GMAT : Analysis of An Argument

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An Argument


88. The following appeared in an ad for a book titled How to Write a Screenplay for a Movie.

Writers who want to succeed should try to write film screenplays rather than books, since the average film tends to make greater profits than does even a best-selling book. It is true that some books are also made into films. However, our nation's film producers are more likely to produce movies based on original screenplays than to produce films based on books, because in recent years the films that have sold the most tickets have usually been based on original screenplays.


Question


Discuss how well reasoned you find this argument. In your discussion be sure to analyze the line of reasoning and the use of evidence in the argument. For example, you may need to consider what questionable assumptions underline the thinking and what alternative explanations or counterexamples might weaken the conclusion. You can also discuss what sort of evidence would strengthen or refute the argument, what changes in the argument would make it more logically sound and what, if anything, would help you better evaluate in conclusion.

Analysis


This advertisement for HOW TO WRITE A SCREENPLAY FOR A MOVIE concludes that a writer is more likely to be successful by writing original screenplays than by writing books. The ad's reasoning is based on two claims.

(1) The average film tends to be more profitable than even best-selling books.

(2) Film producers are more likely to make movies based on original screenplays than on books because in recent years the films that have sold the most tickets have usually been based on original screenplays.

I find the ad unconvincing on three grounds.

First, the mere fact that ticket sales in recent years for screenplay-based movies have exceeded those for book-based movies is insufficient evidence to conclude that writing screenplays now provides greater financial opportunity for writers. Ticket-sale statistics from only a few recent years are not necessarily a good indicator of future trends. It is possible that fees paid by movie studios for screenplays might decrease in the future relative to those for book rights. Moreover, the argument is based on number of ticket sales, not on movie studio profits or writer's fees. It is possible that studio profits and writer fees have actually been greater studio profits or writer's fees. It is possible that studio profits and writer fees have actually been greater recently for book-based movies than for those based on original screenplays.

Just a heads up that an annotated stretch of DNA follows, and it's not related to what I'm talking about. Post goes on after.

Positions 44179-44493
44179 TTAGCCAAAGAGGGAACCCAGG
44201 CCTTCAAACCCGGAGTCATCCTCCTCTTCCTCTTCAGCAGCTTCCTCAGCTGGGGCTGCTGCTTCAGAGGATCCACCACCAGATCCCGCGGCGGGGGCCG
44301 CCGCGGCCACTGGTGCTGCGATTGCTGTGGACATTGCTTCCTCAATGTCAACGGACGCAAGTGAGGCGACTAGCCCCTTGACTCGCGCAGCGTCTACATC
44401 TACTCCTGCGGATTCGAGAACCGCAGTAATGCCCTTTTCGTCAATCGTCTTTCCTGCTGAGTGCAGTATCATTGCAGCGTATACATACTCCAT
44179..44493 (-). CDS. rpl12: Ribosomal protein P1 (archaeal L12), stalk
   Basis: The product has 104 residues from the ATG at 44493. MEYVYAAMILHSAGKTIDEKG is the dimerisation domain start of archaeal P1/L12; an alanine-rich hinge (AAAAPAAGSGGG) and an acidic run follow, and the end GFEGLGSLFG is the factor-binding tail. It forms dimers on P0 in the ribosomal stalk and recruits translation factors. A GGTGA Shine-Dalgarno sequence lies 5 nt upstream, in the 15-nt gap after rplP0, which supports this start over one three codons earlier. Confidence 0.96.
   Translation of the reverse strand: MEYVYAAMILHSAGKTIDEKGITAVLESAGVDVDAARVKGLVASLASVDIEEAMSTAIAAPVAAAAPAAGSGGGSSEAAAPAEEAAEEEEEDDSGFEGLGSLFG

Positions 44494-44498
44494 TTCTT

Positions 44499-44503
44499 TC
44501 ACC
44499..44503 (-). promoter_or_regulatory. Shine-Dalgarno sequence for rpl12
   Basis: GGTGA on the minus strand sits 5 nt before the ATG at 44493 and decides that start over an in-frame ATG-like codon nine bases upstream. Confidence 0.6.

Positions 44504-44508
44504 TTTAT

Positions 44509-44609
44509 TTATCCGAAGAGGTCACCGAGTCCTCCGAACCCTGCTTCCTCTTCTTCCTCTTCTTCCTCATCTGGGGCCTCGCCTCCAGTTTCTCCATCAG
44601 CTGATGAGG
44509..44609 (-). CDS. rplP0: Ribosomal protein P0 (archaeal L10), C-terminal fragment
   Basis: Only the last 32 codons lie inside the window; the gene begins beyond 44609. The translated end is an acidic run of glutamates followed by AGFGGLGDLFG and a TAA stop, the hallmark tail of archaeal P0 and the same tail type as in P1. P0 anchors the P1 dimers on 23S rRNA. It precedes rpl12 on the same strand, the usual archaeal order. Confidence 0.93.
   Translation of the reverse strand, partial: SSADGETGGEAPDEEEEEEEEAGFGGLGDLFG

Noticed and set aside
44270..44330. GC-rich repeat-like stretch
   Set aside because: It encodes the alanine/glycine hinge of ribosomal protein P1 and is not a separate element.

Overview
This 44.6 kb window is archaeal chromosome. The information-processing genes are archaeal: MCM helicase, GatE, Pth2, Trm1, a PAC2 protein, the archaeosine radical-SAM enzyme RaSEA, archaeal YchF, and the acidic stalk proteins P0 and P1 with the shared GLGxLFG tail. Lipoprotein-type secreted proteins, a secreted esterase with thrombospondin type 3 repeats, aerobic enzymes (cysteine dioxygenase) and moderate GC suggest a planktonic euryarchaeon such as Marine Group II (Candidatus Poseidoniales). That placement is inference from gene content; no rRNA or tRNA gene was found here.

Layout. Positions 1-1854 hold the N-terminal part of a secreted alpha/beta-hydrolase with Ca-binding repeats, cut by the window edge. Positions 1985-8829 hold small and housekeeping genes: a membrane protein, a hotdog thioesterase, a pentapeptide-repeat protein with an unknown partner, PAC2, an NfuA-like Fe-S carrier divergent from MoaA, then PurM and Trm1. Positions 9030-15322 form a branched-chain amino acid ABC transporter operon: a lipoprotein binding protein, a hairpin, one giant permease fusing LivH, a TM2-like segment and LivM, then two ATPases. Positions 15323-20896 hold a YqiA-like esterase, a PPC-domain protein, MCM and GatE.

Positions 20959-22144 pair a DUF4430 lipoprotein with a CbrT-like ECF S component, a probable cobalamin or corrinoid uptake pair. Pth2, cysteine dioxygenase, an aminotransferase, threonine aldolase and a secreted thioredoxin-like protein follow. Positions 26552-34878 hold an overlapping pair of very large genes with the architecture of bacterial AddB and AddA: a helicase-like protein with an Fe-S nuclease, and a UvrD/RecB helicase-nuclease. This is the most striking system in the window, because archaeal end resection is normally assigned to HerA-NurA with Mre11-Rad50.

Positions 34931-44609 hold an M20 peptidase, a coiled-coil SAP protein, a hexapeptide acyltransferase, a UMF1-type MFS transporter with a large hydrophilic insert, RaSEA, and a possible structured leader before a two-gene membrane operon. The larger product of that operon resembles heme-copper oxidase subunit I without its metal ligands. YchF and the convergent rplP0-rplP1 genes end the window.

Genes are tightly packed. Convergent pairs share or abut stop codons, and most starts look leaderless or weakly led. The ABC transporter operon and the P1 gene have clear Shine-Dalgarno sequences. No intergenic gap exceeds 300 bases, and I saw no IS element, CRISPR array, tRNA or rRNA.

Another problem with the ad is that it assumes a writer must make an either-or choice from the outset between writing books and writing screenplays. The argument fails to rule out the possibility that a writer engage in both types of writing as well as other types. In fact, a writer may be more successful by doing so. Writing in various genres might improve one's effectiveness in each of them. Also, writing a book may be an effective first step to producing a screenplay.

In any event, the ad provides no justification for the mutually exclusive choice it imposes on the writer. A third problem with the ad is its ambiguous use of the word successful. The argument simply equates success with movie ticket sales. However, many writers may define writing success in other terms, such as intellectual or artistic fulfilment. The ad's advice that writing screenplays is the best way to achieve writing success ignores other definitions of success.

In conclusion, this quick pitch for a book is based on simplistic assumptions about ticket sales and writer fees and on an overly narrow definition of success in writing. To better evaluate this argument, at the very least we would need to know the number of years the cited statistic was based on and the extent to which ticket sales reflect movie studio profits and writer fees.

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